Going down one side of the U you have 'Suspending', 'Redirecting' and 'Letting go'. At the bottom of the U is 'Letting come' or Presencing. Then ascending the far side of the U is 'Crystallizing', 'Prototyping' and finally 'Institutionalizing'.

Concepts Worth Considering

The experience of difficulty, and even failure, in change management initiatives is a common one for many business leaders - even for run-of-the-mill-get-your-employees-in-tune-with-the-new-structure change, never mind transformational change.

Could it be that in these initiatives we are not taking the perspective of organizations as living systems? That we are not seeing the whole present in the parts that we are trying to change?

Presence is an interesting read and provides lots of grist for the mill in answering these and many other questions regarding organizational learning and change.

To purchase 'Presence' click this link to get it from: 

The Living Company

By Arie de Geus 

In 'The Living Company', Arie de Geus argues that there is accumulating evidence that corporations fail because the prevailing thinking and language of management are too narrowly based on the prevailing thinking and language of economics.

Companies Die Because …

To put it another way: Companies die because their managers focus on the economic activity of producing goods and services and they forget that their organizations' true nature is that of a community of humans.
The emphasis on profits and on the maximization of shareholder value ignores the two most significant forces acting on companies today - the shift to knowledge as the critical production factor and the changing world around companies.

Coping With Change through Learning

To cope with a changing world, any entity must develop the capability of shifting and changing, of developing new skills and attitudes - in short, the capability of learning. The essence of learning is the ability to manage change by changing yourself. A successful company is one that can learn effectively.

De Geus maintains that the sharp difference between these two definitions-the economic company definition and the learning company definition- lies at the core of the crisis managers face today. And he further states that the tension between them is almost certainly one of the key reasons behind the surprisingly low average life expectancy of companies in the northern hemisphere. For instance, a full one-third of the companies listed in the 1970 Fortune 500 had vanished by 1983-acquired, merged, or broken into pieces.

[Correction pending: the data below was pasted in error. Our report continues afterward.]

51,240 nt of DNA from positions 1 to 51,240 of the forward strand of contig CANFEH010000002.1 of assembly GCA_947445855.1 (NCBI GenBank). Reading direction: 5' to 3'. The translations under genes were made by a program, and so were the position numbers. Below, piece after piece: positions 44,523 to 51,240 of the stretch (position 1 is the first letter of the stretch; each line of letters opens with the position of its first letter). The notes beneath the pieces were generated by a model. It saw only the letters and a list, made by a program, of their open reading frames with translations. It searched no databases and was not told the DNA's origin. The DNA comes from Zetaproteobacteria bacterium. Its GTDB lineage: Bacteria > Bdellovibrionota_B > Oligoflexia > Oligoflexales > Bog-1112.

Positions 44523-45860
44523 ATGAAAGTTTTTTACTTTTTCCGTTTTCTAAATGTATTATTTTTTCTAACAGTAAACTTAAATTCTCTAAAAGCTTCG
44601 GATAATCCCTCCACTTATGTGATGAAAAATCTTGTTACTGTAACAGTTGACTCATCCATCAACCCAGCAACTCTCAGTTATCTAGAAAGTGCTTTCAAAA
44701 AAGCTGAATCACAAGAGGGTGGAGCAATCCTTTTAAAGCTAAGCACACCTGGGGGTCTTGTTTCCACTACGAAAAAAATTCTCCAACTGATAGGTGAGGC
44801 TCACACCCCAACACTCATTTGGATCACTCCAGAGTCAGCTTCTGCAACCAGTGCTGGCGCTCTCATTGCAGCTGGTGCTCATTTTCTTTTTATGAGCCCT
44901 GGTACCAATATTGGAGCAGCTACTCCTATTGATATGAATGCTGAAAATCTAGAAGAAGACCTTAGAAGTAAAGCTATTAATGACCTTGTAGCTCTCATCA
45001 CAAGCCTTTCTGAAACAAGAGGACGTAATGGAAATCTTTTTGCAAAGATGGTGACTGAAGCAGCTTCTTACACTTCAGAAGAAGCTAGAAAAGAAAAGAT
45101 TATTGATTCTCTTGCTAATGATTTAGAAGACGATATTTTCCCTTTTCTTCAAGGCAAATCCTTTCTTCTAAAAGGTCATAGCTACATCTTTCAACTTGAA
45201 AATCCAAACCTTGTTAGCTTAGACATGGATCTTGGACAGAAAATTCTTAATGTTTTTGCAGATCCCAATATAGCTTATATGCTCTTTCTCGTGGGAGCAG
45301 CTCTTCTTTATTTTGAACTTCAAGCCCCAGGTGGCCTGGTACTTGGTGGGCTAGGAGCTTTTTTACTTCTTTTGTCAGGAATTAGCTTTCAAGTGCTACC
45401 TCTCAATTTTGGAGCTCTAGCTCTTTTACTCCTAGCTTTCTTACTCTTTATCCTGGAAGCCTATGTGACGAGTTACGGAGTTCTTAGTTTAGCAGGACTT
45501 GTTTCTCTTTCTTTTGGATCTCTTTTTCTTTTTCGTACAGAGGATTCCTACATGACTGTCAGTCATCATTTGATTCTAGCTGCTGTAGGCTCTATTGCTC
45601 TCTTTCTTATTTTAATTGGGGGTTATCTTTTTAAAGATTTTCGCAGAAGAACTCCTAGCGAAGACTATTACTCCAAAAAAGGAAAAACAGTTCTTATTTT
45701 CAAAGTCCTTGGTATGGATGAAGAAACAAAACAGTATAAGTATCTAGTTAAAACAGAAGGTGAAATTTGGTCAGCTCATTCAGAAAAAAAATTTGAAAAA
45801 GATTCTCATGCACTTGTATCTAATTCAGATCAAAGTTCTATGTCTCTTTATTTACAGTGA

The Company as a Living Organism

De Geus invokes the metaphor of a company as a living organism. Like all organisms, the author maintains, the living company exists primarily for its own survival and improvement - to fulfill its potential and to become as great as it can be. It does not exist solely to provide customers with goods, or to return investment of shareholders.

He also utilizes another metaphor by comparing an economic company to a puddle of rainwater—a collection of raindrops, gathered together in a cavity or hollow. These drops are the puddle and most puddles have very short lifespans like the economic company.

He then extends the metaphor to the living company by comparing it to a river. Unlike a puddle, a river is a permanent feature of its landscape. Come rain, the river may swell. Come shine, the river may shrink. But it takes a long and severe drought for the river to disappear. A company, by initiating rules for continuity and motion of its people, can emulate the longevity and power of the river.

4 Key Elements to Organizational Survival

The author explores the theme of organizational learning and identifies four key elements to organizational survival and renewal: sensitivity to the environment (a company's ability to learn and adapt), cohesion and identity (a company's innate ability to create a community and a persona), tolerance (the ability to build constructive relationships with other entities), and conservative financing (the ability of a firm to govern its growth and evolution). Together, these four factors are essential to growth and viability.

Continuous Management for Change

Continuous, fundamental changes in the external world result in a turbulent business environment and require continuous management for change in the company. This means making continuous fundamental changes in the internal structures of the organization and, for many psychologists, this principle represents one important aspect of learning.

De Geus points out that this imperative also has important consequences for the way we run our companies. The company must be able, when necessary, to alter its marketing, its product range, where and how it does its manufacturing, and its organizational form-to stay in harmony with the surrounding world.

Transformational Change

This degree of change would readily be considered profound and transformational. And for this reason 'The Living Company' is an excellent companion read to Senge et al's 'Presence' (see review elsewhere in this newsletter).

To purchase 'The Living Company' click this link to get it from: